For ease of discussion and illustration, and for the remainder of this invention, use of RF energy, in a range of about 100-1000 kHz, supplying power in a range of about 5-50 watts, for duty cycles in a range of about 0.5-20 seconds, will be discussed. The various heat generating members described below are either monopolar or bipolar RF electrodes
 Turning now to
 During use, guidewire
 Once coapted, the one or more RF electrodes
 RF electrodes
 To verify that a satisfactory level of closure or occlusion has been achieved, contrast TEE, ICE or TCD bubble studies can be performed before catheter is withdrawn from the patient through the passage created during penetration of interatrial septum
 In this aspect of the invention, joining or welding of the tissues may be affected at a single tissue contact point; at multiple tissue contacts points; or alternatively along a seam in order to affect partial or complete closure of the PFO tunnel. To this end, RF coils
 During operation, guide catheter
 As illustrated, the high intensity ultrasound catheter
 In use, a high intensity ultrasound catheter
 Because second balloon
 Briefly, the forward projection of acoustic energy from ultrasound transducer
 As discussed above, sticking of heated tissues to the various heating elements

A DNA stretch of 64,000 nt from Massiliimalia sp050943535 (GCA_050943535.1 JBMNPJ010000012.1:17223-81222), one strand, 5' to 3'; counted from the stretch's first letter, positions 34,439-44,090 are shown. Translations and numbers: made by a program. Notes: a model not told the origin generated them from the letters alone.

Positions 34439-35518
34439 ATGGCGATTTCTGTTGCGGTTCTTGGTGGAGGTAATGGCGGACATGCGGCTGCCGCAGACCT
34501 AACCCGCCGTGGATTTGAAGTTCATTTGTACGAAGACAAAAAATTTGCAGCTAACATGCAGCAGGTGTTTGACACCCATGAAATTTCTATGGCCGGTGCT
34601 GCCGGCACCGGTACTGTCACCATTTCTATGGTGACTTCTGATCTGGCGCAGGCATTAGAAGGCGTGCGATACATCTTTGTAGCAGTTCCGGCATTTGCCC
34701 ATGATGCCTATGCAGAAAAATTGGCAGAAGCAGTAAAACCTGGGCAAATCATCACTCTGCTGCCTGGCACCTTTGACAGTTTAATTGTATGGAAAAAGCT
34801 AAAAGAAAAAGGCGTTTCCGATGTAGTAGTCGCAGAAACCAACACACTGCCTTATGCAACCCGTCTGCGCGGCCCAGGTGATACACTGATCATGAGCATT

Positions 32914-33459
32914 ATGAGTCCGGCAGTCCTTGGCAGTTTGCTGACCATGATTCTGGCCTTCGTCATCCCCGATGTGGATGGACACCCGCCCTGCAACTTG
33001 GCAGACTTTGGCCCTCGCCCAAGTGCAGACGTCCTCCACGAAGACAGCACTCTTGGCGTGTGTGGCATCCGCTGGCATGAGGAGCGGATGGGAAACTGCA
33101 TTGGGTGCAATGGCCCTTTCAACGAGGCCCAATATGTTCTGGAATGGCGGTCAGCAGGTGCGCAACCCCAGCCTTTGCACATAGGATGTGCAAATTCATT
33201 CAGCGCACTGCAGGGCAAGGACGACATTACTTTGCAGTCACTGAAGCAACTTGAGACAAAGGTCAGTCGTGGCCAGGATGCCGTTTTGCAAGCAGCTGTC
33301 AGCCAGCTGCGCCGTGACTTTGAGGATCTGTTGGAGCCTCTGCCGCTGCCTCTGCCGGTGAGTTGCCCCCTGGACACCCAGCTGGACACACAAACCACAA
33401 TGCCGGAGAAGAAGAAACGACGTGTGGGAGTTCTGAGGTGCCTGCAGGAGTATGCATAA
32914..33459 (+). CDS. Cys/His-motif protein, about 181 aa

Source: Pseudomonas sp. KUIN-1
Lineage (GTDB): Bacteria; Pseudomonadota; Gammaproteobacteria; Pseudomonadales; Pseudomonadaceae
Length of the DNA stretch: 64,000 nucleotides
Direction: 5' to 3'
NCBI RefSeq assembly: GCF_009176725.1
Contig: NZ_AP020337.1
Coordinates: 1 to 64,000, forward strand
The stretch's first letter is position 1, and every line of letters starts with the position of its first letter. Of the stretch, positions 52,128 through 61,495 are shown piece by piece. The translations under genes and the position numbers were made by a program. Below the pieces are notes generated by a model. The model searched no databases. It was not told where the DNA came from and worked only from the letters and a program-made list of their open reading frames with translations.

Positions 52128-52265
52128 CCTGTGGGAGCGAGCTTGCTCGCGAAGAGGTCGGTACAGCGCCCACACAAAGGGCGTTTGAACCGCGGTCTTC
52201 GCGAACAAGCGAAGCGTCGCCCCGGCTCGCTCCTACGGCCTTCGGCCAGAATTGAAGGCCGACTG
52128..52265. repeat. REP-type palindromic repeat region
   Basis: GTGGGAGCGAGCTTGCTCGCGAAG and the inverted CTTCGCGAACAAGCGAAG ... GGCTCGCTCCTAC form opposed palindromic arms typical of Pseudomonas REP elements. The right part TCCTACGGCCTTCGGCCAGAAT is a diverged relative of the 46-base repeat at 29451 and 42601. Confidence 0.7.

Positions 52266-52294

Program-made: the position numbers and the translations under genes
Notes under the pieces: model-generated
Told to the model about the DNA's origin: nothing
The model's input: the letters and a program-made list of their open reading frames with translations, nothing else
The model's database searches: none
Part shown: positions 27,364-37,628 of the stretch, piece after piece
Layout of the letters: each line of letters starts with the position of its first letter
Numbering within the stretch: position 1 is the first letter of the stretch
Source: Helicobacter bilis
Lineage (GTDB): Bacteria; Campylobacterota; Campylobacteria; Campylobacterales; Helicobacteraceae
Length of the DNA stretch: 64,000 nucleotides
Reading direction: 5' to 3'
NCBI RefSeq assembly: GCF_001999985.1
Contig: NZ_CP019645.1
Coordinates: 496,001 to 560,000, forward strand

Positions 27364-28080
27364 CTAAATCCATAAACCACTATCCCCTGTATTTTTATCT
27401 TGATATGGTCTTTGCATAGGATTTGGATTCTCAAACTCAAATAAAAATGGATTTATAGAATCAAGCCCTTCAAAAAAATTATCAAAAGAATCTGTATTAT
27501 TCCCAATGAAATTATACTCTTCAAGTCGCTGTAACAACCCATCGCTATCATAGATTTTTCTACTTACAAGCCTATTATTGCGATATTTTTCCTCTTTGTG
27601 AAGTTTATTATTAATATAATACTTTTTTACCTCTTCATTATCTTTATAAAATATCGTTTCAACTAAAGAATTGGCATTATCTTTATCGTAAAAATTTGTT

Detecting and locating PFO
 In a further aspect of the present invention, the process of joining or welding of the tissues can be immediate leading to PFO
 Finally, while several particular embodiments of the present invention have been illustrated and described, it will be apparent to one of ordinary skill in the art that various modifications can be made to the present invention, including one aspect of one embodiment combined with another aspect of one embodiment. Other obvious adaptations of the present invention include the use of the devices, methods, and systems during minimally invasive surgery.
 Also, as will be readily appreciated by those skilled in the art, the present invention described methods and devices that can be used to treat other types of cardiac defect. The general energy-based method for joining tissues is applicable as a therapeutic treatment method for closing other cardiac defects including, but not limited to patent ductus arteriosus, atrial septal defects, and other types of abnormal cardiac openings wherein an effective treatment is to join or weld tissue. Accordingly, the present invention and the claims are not limited merely for the therapeutic treatment of PFO but can be used for closure of occlusion of cardiac defects, body lumens, vessels, etc. Modifications and alterations can be made without departing from the scope and spirit of the present invention and accordingly, it is not intended that the invention be limited, except as by the appended claims.